Don’t chase these Texas Hold’em hands

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Don’t chase these Texas Hold’em hands | Poker Strategy from

Poker players, no matter if they’re fresh faces or seasoned veterans, can get caught chasing a high-ranked hand. Going for the big hand in poker tournaments can often times leave hold’em players blind to a low-ranked hand, which may not be as strong but is sure as heck easier to make.

Here are some of the most tempting hands to chase and why you shouldn’t get tunnel vision when trying to make them:

Chasing the flush
The flush is one of the stronger hold’em hands to make and isn’t that rare where you’d never have a chance to get it. However, if you’ve got a flush draw – which means you are one card from hitting the flush – after the flop, there’s just under a 35 percent chance that you’ll make that hand. That means you’ll get your flush about one out of every three tries. Doesn’t sound too bad in the short term, but chasing the flush looks a lot worse when it’s four for 12 over the course of a tournament – that’s eight losing hands.

Chasing three of a kind
Drawing a pair on your hole cards quickly gets the blood bubbling, knowing that you have a shot at making three of a kind. But, when you consider that you have a 15/2 shot at picking up that third card before the flop, players may want to back it up a bit and be very cautious chasing the set, especially when it comes to leaning on the turn or river to give you three of a kind. Chasing the set in smaller pots or with a high pair may be the best way to go if you just can’t help yourself.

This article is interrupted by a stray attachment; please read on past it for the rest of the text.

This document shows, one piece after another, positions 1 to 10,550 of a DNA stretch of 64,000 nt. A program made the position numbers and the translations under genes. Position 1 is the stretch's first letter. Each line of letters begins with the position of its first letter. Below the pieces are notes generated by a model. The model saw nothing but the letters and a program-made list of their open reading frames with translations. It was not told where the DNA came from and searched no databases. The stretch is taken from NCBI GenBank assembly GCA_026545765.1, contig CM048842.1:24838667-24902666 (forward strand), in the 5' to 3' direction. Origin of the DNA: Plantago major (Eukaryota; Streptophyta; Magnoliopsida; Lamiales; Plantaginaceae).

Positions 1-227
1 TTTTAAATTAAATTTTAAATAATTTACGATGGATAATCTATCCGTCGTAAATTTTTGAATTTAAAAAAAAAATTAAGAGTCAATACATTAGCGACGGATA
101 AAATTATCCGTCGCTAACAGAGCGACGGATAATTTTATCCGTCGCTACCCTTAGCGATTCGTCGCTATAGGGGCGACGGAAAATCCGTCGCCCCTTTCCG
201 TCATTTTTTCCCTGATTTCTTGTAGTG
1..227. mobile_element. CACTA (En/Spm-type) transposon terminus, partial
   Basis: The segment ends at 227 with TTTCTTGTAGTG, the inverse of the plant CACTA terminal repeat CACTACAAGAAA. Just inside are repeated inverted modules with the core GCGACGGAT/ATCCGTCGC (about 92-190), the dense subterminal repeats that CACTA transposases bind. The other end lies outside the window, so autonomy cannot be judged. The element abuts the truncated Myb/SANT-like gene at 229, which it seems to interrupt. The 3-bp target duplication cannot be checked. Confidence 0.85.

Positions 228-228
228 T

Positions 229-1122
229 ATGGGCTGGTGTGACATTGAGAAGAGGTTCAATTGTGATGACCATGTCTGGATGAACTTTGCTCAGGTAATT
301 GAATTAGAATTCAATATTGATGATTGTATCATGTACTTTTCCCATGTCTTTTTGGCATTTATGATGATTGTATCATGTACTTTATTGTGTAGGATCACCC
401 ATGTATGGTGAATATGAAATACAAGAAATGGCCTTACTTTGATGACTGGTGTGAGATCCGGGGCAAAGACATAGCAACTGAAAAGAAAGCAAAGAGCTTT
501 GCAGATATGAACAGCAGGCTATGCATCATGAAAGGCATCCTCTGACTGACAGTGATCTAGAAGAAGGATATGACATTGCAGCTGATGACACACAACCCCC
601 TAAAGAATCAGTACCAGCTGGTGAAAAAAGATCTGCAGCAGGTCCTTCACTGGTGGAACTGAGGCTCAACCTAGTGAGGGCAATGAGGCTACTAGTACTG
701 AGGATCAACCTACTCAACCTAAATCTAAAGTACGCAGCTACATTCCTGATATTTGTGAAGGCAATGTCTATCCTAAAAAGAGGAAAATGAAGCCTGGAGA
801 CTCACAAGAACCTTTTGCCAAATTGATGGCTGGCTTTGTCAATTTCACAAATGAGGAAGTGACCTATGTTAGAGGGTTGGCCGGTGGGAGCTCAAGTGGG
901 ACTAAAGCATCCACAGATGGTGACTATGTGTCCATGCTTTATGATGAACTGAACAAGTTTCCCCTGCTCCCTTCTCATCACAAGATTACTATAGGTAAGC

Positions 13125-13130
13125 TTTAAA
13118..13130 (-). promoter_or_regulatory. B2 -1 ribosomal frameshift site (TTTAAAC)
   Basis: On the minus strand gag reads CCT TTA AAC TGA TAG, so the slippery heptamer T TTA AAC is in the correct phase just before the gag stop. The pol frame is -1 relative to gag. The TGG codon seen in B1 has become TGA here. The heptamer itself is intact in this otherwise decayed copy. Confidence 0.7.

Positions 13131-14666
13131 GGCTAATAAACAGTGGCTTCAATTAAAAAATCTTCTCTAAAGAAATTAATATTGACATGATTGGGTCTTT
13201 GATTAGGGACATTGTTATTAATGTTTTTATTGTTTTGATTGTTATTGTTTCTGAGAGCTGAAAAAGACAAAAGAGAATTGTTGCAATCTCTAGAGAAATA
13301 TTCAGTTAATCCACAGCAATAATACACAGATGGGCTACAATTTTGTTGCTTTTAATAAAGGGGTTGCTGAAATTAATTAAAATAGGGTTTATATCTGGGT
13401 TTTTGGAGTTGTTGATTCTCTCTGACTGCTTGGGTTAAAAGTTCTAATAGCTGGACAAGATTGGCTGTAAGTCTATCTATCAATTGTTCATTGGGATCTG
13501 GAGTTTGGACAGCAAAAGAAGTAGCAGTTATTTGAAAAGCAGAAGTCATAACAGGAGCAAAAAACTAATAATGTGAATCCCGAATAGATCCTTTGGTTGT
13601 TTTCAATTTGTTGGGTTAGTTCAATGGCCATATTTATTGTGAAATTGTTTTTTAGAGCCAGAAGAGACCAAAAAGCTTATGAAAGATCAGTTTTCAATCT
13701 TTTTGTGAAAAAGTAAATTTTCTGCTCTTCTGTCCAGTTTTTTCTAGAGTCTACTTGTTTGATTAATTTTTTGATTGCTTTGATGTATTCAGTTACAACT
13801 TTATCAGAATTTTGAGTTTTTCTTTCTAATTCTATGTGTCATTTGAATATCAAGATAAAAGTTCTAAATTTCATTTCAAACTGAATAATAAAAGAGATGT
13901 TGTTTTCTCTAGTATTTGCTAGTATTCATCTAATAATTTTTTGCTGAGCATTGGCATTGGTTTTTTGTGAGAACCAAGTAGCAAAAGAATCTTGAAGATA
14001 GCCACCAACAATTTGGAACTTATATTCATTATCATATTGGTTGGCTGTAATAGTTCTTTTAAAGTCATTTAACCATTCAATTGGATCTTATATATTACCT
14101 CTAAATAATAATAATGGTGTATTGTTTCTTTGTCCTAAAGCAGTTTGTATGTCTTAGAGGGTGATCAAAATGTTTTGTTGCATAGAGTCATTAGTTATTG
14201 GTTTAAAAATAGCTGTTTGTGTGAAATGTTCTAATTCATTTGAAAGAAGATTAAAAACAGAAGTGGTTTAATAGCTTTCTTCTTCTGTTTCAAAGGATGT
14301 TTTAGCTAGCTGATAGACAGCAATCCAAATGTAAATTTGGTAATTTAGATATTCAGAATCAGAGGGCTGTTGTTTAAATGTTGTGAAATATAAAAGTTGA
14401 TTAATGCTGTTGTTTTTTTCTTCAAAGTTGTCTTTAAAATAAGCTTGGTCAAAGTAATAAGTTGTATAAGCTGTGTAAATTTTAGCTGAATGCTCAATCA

Chasing a full house
Whether you drew a pair in the hole or are sitting with two or three of a kind following the flop, chasing the full house can get you in deeper than you’d like. Depending on the pair – or if you have the three of a kind – you should gauge your play accordingly, and not wager based on cards you don’t have yet. If you have a pair post-flop, the odds of drawing at least a full house on the final two cards is 16.74 percent. If you’re looking at three of a kind, those odds go to 33.4 percent – basically 1/3 – of pulling a hand rated at least as low as a full house.